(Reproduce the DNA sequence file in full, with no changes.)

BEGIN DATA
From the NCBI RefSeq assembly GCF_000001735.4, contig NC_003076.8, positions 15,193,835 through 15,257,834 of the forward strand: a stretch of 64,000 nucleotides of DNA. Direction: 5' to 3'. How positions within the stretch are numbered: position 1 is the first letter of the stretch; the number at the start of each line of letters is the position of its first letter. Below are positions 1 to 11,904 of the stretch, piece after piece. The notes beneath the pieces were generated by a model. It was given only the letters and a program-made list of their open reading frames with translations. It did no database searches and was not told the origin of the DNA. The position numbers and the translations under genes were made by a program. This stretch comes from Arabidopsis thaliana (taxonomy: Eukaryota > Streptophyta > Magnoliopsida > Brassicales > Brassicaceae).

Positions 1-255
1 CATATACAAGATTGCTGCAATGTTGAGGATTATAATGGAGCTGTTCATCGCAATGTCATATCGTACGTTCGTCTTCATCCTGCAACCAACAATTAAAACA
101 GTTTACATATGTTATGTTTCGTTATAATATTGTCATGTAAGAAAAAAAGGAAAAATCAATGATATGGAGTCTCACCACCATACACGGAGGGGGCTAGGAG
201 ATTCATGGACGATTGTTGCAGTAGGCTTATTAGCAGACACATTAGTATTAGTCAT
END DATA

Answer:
From the NCBI RefSeq assembly GCF_000001735.4, contig NC_003076.8, positions 15,193,835 through 15,257,834 of the forward strand: a stretch of 64,000 nucleotides of DNA. Direction: 5' to 3'. How positions within the stretch are numbered: position 1 is the first letter of the stretch; the number at the start of each line of letters is the position of its first letter. Below are positions 1 to 11,904 of the stretch, piece after piece. The notes beneath the pieces were generated by a model. It was given only the letters and a program-made list of their open reading frames with translations. It did no database searches and was not told the origin of the DNA. The position numbers and the translations under genes were made by a program. This stretch comes from Arabidopsis thaliana (taxonomy: Eukaryota > Streptophyta > Magnoliopsida > Brassicales > Brassicaceae).

Positions 1-255
1 CATATACAAGATTGCTGCAATGTTGAGGATTATAATGGAGCTGTTCATCGCAATGTCATATCGTACGTTCGTCTTCATCCTGCAACCAACAATTAAAACA
101 GTTTACATATGTTATGTTTCGTTATAATATTGTCATGTAAGAAAAAAAGGAAAAATCAATGATATGGAGTCTCACCACCATACACGGAGGGGGCTAGGAG
201 ATTCATGGACGATTGTTGCAGTAGGCTTATTAGCAGACACATTAGTATTAGTCAT